Robert Howell Brooks

Robert Howell Brooks (1937-2006)
Brooks Center Benefactor

Robert Howell Brooks is a man whose philanthropy and love of Clemson University inspired him to give generously to his alma mater. His $2.5 million dollar gift established the Brooks Center for the Performing Arts and has enabled hundreds of thousands of patrons to experience world-class performances, and given countless students the opportunity to pursue their artistic passion. Robert Howell Brooks and Hooters Racing Car

Mr. Brooks took his place in a long line of Clemson philanthropists dating back to the original gift of Thomas Green Clemson to the state of South Carolina. Mr. Clemson gave so that the youth of South Carolina could receive a quality education,
and W. B. Camp, a beneficiary of Mr. Clemson’s vision, also gave so that students like Robert Brooks could afford to attend Clemson University. Mr. Brooks made the most of the scholarship that Mr. Camp provided for him, and he honored this tradition of generosity with many contributions to the university. His legacy is intertwined with the generations that preceded him and stands to
inspire those who follow.

Born in 1937, Robert Brooks grew up on a farm in Loris, South Carolina. He developed a strong work ethic as a result of his rural background and earned a degree in Dairy Science at Clemson University in 1960. After an internship in Gastonia, North Carolina, Mr. Brooks moved on to a sales job at a dairy plant in Rock Hill, South Carolina. As a child working on the family farm, he never envisioned that he would become revolutionary in the food-service industry; however, he eventually founded Naturally Fresh, Inc. and became the chairman of Hooters of America, Inc., when he purchased the franchise rights to the restaurant chain. Both companies are highly successful Atlanta-based corporations well known for innovation.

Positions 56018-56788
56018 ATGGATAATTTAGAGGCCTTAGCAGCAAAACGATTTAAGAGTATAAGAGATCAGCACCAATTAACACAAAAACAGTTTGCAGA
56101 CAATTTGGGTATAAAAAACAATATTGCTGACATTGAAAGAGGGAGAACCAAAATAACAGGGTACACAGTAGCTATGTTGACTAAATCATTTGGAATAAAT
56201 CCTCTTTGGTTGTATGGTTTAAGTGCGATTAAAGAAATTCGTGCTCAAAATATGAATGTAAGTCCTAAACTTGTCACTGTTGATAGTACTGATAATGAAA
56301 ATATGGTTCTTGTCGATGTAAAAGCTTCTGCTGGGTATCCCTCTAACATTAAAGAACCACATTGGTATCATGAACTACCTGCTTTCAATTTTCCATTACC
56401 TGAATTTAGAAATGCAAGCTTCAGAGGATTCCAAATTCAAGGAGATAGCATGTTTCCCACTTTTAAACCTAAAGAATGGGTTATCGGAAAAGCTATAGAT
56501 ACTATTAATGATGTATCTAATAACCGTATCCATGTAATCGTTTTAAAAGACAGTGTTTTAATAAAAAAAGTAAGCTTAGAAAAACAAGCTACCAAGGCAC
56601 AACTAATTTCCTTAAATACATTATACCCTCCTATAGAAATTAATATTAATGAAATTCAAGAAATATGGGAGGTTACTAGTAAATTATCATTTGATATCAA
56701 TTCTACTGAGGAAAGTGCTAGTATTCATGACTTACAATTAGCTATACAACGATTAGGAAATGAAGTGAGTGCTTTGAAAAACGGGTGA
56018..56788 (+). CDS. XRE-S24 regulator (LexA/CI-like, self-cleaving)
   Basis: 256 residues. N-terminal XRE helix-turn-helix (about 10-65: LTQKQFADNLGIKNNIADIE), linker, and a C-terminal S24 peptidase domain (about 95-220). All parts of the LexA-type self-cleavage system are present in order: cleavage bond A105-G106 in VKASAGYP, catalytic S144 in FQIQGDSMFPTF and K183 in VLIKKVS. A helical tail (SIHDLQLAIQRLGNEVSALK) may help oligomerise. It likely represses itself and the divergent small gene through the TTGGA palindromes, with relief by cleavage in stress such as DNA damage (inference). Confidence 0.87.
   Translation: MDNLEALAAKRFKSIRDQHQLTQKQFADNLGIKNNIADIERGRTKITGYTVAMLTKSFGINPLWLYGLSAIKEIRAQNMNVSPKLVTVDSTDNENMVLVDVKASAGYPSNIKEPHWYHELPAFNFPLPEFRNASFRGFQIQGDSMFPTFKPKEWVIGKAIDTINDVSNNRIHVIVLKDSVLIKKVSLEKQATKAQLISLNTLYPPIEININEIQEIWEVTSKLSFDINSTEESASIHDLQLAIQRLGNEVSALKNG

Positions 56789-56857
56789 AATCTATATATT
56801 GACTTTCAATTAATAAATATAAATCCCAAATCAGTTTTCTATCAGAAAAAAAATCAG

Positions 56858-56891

In 1961, he joined a food processing company in Atlanta as a sales engineer before serving active duty in the United States Army during the Berlin Crisis. After his military service, Mr. Brooks joined a food formula company in Philadelphia and saved to pursue his dream of becoming an entrepreneur.

Mr. Brooks formed Eastern Foods in 1966 and combined his dairy background and entrepreneurial drive to develop the first non-dairy creamer in 1967, which primarily served the airline industry. Over time, Eastern Foods began to focus on a more diverse food business. Now known as Naturally Fresh, the company boasts such brands as Jackaroo Meat Sauces, Naturally Fresh dressings, sauces, and dips.

In 1984, he began an association with Hooters, a casual beach-themed restaurant chain. Mr. Brooks’ division of Hooters of America, Inc. controlled the developmental rights to the concept and quadrupled sales from 1990 through 1995. In April 2001, he consolidated the Hooters concept with the purchase of the trademark from its founders, enabling him to have full control over all business decisions. Today, Hooters has revenue approaching $1 billion dollars annually with locations throughout the United States and around the world.